The Best Movies About Real (And Fictional) Serial Killers


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The psychology behind serial killers has fascinated viewers for decades. With a rise of notoriety in the ’70s, serial killers have been a pop culture staple for over 50 years, playing into viewers’ greatest fears and shaping a genre that thrives when its audience is at its most terrified. Sure, horror can be scary when the villain is an fictional threat like a monster or ghost, but the serial killer is a step up—a known threat that plagued headlines for decades in 20th century America. Even scarier is that some of the greatest films in the sub-genre aren’t just machinations of a twisted mind, but recreations pulled from real life terrors. Ted Bundy? Perfect fodder for a whole list of films and TV series released in 2019. Zodiac? A strangely beloved horror film that only reaffirms that police never managed to identify an infamous serial killer with actual certainty. So why do audiences expose themselves to the fictionalized iterations of humanity’s worst people? Perhaps it’s because the scariest part of watching a serial killer film is knowing there’s a slight thrill from seeing it all unfold. Here are 10 of the best serial killer films available now.

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Zodiac

Zodiac is a horrifying look into the real-life havoc that the Zodiac Killer exacted on the state of California in the late ’60s and ’70s. The film stars Mark Ruffalo, Jake Gyllenhaal, and Robert Downey Jr. as the detective and reporters, respectively, who orbit the killer’s sinister years-long killing spree. The most haunting part? There’s never been a confirmation on who the killer actually is.

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Seven

What’s in the box? The Brad Pitt and Morgan Freeman-led thriller about a serial killer who uses the seven deadly sins as a blueprint for his murders is an absolute classic. The chilling story is a race against time to find a mad man before he exacts his next killing highlighting the pitfalls of humanity.

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Monster

Charlize Theron bagged her first Academy Award for her incredible portrayal of Aileen Wuornos, the terrifying serial killer who killed men at point blank range from 1989 to 1990. She was executed in 2003, but her haunting story lives on via an equally terrifying performance from Theron.

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Silence of the Lambs

The saga between Clarice Starling and Dr. Hannibal Lecter is possibly the most famous in the serial killer genre. When an FBI agent goes looking into the terrible life of a brilliant psychiatrist turned psychopath, her investigation puts her and others directly in harm’s way. Jodie Foster and Anthony Hopkins are absolute heavyweights in the film.

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Extremely Wicked, Shockingly Evil and Vile

Zac Efron is one of the most charming actors in Hollywood right now, which makes him unnervingly perfect for the role of Ted Bundy in Netflix’s Extremely Wicked, Shockingly Evil and Vile. Following Bundy’s court case that after his arrest for the murder of scores of women, the film itself may not be great, but Efron’s performance is incredible.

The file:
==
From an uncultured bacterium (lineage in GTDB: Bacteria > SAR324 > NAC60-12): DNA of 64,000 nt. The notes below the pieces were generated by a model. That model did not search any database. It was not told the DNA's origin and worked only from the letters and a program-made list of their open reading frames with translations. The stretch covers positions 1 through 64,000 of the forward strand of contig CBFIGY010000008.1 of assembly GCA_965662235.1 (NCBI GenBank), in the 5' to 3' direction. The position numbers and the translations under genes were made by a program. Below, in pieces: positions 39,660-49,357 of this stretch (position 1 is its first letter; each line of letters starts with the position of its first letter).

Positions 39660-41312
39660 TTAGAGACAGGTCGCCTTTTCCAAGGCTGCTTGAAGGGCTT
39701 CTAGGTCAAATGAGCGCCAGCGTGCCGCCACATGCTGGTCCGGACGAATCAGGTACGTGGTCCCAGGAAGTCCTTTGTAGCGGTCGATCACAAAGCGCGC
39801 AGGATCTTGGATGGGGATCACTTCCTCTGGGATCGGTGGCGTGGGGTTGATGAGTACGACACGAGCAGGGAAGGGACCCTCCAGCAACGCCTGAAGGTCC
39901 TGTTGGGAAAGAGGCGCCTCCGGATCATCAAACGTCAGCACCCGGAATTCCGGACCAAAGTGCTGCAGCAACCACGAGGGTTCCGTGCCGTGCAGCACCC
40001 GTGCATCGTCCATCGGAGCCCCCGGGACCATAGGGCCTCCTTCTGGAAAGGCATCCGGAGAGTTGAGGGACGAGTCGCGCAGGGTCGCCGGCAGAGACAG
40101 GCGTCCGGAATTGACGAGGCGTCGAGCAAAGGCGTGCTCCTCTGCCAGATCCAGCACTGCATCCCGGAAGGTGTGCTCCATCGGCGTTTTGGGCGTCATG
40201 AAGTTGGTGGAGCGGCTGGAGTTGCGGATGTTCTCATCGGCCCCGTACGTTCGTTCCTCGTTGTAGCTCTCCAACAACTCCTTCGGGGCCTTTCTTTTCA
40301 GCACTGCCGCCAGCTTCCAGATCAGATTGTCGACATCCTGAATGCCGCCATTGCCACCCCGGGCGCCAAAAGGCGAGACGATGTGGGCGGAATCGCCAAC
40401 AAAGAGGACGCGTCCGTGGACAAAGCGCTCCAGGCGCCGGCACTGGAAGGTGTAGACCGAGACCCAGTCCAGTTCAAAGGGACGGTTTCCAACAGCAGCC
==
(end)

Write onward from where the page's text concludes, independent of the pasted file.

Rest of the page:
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Mr. Brooks

The 2000s were a strangely flashy time for films, and Mr. Brooks is a perfect example of the star power and insane premises that the era offered. Starring Kevin Costner, Demi Moore, and Dane Cook (lol), the film follows a serial killer and a young man who longs to be involved in the world of mass murder.

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The Bone Collector

Nothing quite captures the turn of the millennium like The Bone Collector. Starring Angelina Jolie and Denzel Washington as a police officer and quadriplegic detective trying to catch a serial killer, this film is as bananas as it sounds. There are serial killer films that will shake you to your core and ones that are more… just fun to watch. This is more of the latter.

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Halloween

Hot take: Halloween is the greatest serial killer franchise of the bunch. Jamie Lee Curtis stars in the genre-defining series as Laurie Strode, the sister of serial killer Michael Myers. The high school slasher film has a list of iterations as long as your arm, but none compare to the original released in the late ’70s. The newest installment isn’t a bad take on an old concept though.

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Scream

A parody of the genre, there is no series of serial killer films more fun to watch than Scream. Fun fact: the first one was billed as a Drew Barrymore star-vehicle, and if you’ve seen the film, you know why that fact is so ironic. Let’s just say that she… um, doesn’t make it very far, leaving a whole franchise open for Neve Campbell to spend years escaping death.

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American Psycho

If you’ve ever had a bro-friend in college, there’s a good chance you’ve seen this movie poster sticky-taped to a concrete wall. While it does have a connotation as that type of movie, American Psycho is also a new classic, featuring Christian Bale as a young ’80s businessman moonlighting as a serial killer at night.

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